Jimmy, (2008); defined a merger as the combination of two or more organizations into one larger organization. Such actions are commonly voluntary and often result in a new organizational name. Sudarsanam (2008) stated that Merger is essentially a fusion of two or more companies in which one of the combining companies legally exists and the surviving company continues to operate in its original name. It can also be described in such terms as Acquisition, Buyout and Takeover which can be used interchangeably are all part of the merger and acquisition system. Soludo (2004) further explained that the major objective of M&A is to strengthen the banking system and to ensure the achievement of a diversified, strong, and reliable banking sector that will guarantee the safety of depositors’ savings and shareholders’ funds as well as play active developmental roles in the Nigerian economy and the global financial market. Similarly Okafor (2011), observed that the short compliance period created huge implementation difficulties and caused a major shock in the banking sector. At the conclusion of the exercise, 75 out of the 89 banks that existed prior to the announcement date fused (through mergers and acquisitions) into 25 banks while 14 others could not be consolidated having failed to meet the recapitalization deadline and had their operating licenses withdrawn. However, Oloye and Osuma (2015) posited that, from the review of various literature on M&As, there is no generally accepted conclusion as to whether M&As have either a positive or a negative impact on the performance of commercial banks.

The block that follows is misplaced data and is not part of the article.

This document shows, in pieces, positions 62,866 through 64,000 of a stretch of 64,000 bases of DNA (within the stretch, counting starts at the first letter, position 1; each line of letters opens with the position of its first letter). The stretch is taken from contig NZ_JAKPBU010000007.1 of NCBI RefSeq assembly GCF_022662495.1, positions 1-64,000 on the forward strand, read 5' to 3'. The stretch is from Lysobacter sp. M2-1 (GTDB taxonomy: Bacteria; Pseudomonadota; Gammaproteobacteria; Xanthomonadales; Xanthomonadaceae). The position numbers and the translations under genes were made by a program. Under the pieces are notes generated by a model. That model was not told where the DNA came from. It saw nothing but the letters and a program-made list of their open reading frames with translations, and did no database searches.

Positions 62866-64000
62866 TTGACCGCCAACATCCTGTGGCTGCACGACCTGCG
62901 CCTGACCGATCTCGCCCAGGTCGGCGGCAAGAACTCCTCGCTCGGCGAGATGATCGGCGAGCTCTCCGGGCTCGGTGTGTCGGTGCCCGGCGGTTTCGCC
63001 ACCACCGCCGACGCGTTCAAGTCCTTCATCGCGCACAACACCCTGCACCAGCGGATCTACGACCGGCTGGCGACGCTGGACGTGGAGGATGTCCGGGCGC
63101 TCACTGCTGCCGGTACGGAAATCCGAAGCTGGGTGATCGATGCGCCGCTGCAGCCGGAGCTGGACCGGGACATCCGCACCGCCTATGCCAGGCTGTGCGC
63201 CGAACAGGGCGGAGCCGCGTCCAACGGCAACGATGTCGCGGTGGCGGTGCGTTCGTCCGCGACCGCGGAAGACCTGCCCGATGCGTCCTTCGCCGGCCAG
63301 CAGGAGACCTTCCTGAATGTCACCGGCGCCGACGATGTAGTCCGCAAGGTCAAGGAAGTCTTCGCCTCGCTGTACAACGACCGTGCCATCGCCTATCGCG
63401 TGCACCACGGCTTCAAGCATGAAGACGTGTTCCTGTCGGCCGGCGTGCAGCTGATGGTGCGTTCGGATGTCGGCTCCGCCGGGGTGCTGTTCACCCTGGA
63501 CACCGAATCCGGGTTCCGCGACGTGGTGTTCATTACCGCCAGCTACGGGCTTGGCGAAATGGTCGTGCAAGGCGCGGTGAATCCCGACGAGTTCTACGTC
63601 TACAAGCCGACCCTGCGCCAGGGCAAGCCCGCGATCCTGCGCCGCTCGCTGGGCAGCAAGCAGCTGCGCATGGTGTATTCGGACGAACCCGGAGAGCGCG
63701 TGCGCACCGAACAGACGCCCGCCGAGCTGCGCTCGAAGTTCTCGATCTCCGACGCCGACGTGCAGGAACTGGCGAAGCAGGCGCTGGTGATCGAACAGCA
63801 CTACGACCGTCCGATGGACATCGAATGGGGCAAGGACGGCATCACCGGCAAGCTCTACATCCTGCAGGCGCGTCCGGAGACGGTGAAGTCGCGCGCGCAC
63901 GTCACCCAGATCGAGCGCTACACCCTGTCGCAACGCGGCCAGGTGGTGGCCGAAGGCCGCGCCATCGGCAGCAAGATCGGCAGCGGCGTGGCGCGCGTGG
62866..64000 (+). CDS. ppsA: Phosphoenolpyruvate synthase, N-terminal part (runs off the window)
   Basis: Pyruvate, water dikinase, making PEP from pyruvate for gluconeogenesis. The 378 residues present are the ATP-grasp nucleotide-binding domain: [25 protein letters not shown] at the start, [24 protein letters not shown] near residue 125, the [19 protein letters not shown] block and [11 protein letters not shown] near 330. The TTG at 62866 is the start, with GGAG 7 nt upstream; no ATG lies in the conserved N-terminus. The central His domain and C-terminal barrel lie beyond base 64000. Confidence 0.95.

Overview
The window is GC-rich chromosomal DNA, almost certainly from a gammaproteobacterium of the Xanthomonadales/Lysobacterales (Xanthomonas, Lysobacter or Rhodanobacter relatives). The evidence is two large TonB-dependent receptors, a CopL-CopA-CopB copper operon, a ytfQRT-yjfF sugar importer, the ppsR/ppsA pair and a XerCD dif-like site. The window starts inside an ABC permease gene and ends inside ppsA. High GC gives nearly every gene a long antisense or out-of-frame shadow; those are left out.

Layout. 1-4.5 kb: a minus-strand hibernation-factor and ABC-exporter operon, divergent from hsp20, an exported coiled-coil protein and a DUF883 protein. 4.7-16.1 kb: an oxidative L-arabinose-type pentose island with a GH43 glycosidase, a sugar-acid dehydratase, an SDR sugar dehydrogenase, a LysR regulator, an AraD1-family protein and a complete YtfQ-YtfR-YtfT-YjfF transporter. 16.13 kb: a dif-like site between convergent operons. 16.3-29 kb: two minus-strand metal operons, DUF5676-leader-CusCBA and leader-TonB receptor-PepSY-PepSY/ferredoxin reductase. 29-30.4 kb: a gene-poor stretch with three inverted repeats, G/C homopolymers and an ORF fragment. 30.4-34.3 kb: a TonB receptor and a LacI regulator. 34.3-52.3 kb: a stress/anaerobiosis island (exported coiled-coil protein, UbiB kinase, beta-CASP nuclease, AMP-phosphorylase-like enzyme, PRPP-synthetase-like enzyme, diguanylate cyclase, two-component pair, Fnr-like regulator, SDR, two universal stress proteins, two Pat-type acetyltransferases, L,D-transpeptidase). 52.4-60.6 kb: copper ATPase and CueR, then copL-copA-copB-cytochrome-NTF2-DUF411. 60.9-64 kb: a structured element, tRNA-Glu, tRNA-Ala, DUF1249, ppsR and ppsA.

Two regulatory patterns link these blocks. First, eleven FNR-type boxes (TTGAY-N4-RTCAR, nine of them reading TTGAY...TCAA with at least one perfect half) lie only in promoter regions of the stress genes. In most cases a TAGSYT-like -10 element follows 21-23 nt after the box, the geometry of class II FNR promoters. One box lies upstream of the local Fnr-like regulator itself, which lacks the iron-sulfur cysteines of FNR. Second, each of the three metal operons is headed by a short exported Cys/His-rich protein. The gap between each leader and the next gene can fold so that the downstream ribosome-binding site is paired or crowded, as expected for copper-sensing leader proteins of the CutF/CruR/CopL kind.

Reserve Requirement (RR): Chude and Chude, (2014) defined cash reserve ratio (CRR) as the ratio of cash reserve requirement to total current liabilities as stipulated by CBN and has control elements that influence commercial banks’ credit to the banking public by simply increasing or decreasing the ratio of cash in enhancing their lending position. Also the CBN has the statutory power to set the minimum reserves each bank must hold to demand deposits, and bank notes, the purpose of minimum reserve ratios is liquidity rather than safety. Reserve requirements have also been used in the past to control the stock of banknotes and/or bank deposits. Such reserves are usually denominated in gold coins, central bank notes or deposits, and foreign currency (CBN, 2013).